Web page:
Alternative construct definitions, often encountered as differential item functioning, are generally regarded as undesirable. But different use of items provides insight into how groups differ. For instance, how different are academic motivations between talented American and Korean high school students?
Rasch analysis of a students' motivation questionnaire (Csikszentmihalyi, 1993: revised by Choe, 1995) provides an answer. The two columns on the item map (see Figure) represent Rasch calibrations of equivalent American and Korean motivation items.
Academic motivations can be classified into two categories, "intrinsic" and "extrinsic", based on the rewards which students hope to get. Intrinsically-motivated students find academic activities enjoyable, interesting and challenging, while extrinsically-motivated students are more driven by the consequences or outcomes of academic activities rather than by study itself. Extrinsic motivation can be further divided into "social" and "material". Material motivations include good grades, future education or job security. Social motivations include approval of parents, teachers and friends.
Look at the American item hierarchy. At the top, American students are motivated by what they enjoy, are interested in or obtain satisfaction from. They are less motivated by the thought of future benefits or becoming good children. Talented American students are intrinsically motivated.
The Korean hierarchy is in stark contrast. Korean students value living up to parental expectations. They are also motivated by material concerns such as job prospects. They are extrinsically motivated.
In retrospect, these findings are obvious! Korean parents and students believe that education is the avenue to higher social status. Korean students are taught Confucian values: respect, social obligation and trust in human relationships. Nevertheless, it requires a simple depiction, such as this item map, to bring into an objective perspective the different natures of these two societies. Lucid exposition of contrasting empirical definitions of the same construct, "academic motivation", opens the door to intra-cultural understanding and cooperation.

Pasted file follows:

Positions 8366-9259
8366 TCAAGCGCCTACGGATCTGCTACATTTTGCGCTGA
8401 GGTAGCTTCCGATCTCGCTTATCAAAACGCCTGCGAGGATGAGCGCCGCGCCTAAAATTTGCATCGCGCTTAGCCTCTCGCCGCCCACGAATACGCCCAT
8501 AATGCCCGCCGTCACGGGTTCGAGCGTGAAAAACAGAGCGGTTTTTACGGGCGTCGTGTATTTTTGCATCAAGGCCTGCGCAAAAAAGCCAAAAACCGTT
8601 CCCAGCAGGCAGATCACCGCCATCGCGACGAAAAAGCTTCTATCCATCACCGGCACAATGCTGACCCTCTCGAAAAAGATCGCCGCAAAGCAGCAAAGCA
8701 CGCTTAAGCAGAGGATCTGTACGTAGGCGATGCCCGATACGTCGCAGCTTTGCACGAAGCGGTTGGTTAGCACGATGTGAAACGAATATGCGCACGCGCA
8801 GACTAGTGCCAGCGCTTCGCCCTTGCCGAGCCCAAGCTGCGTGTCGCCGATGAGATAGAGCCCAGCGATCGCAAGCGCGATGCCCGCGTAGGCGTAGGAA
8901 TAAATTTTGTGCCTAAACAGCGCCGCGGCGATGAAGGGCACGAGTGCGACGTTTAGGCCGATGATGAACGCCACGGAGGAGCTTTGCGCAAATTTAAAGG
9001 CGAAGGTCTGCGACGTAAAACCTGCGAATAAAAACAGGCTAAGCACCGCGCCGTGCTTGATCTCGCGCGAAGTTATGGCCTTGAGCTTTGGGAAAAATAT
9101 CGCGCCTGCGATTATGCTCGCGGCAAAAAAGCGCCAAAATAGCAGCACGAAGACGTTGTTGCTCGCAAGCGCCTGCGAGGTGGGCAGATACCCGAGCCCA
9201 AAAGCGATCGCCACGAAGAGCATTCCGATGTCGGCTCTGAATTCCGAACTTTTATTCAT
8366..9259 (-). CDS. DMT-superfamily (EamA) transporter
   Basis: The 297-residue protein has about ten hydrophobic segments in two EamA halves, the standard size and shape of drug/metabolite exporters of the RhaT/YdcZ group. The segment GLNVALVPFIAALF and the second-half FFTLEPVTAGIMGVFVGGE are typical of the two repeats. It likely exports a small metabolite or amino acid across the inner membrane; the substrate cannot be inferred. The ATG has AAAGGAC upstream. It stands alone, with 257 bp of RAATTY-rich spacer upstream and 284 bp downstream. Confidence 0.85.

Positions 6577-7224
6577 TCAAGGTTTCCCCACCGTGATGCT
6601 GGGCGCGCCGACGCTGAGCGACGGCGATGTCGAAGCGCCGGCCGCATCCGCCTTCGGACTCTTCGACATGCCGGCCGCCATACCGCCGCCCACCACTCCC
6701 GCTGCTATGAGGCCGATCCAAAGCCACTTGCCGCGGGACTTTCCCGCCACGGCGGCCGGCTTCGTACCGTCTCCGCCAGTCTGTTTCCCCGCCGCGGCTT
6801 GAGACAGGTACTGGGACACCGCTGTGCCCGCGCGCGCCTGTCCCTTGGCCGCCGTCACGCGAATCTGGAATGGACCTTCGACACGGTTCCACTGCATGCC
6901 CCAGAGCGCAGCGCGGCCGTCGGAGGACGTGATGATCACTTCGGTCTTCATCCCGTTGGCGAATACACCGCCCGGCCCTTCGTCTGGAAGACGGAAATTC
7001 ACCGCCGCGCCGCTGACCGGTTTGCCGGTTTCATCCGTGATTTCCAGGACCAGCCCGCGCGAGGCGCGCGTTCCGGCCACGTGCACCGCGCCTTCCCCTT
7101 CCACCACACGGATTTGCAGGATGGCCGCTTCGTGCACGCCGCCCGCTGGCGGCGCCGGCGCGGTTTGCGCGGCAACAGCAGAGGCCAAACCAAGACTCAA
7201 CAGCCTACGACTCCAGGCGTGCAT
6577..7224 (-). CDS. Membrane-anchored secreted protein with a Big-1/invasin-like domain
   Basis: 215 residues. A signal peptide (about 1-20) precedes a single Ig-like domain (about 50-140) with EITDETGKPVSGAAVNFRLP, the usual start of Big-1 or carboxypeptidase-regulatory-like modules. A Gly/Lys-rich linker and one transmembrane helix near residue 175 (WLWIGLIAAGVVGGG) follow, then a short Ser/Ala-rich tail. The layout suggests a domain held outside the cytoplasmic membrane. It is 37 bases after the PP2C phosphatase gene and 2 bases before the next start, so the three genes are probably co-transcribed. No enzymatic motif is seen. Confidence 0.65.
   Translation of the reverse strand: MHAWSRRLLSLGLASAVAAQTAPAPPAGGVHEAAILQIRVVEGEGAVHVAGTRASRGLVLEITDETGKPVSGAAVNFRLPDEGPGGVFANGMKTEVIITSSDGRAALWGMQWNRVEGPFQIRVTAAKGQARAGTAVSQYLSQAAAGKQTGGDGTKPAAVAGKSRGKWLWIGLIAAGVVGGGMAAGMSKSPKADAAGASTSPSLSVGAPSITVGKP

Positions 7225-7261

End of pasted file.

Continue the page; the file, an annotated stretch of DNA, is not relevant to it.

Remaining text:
Csikszentmihalyi, M. et al. (1993) Talented teenagers. Cambridge: Cambridge University Press.
Choe, In-Soo (1995) Motivation, Subjective Experience, Family and Academic Achievement in Korean High School Students (Ph.D. dissertation, University of Chicago)
Learning from construct definitions. Choe I. Rasch Measurement Transactions, 1995, 9:3 p.439
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|Rasch Measurement Transactions (free, online)||Rasch Measurement research papers (free, online)||Probabilistic Models for Some Intelligence and Attainment Tests, Georg Rasch||Applying the Rasch Model 3rd. Ed., Bond & Fox||Best Test Design, Wright & Stone|
|Rating Scale Analysis, Wright & Masters||Introduction to Rasch Measurement, E. Smith & R. Smith||Introduction to Many-Facet Rasch Measurement, Thomas Eckes||Invariant Measurement: Using Rasch Models in the Social, Behavioral, and Health Sciences, George Engelhard, Jr.||Statistical Analyses for Language Testers, Rita Green|
|Rasch Models: Foundations, Recent Developments, and Applications, Fischer & Molenaar||Journal of Applied Measurement||Rasch models for measurement, David Andrich||Constructing Measures, Mark Wilson||Rasch Analysis in the Human Sciences, Boone, Stave, Yale|
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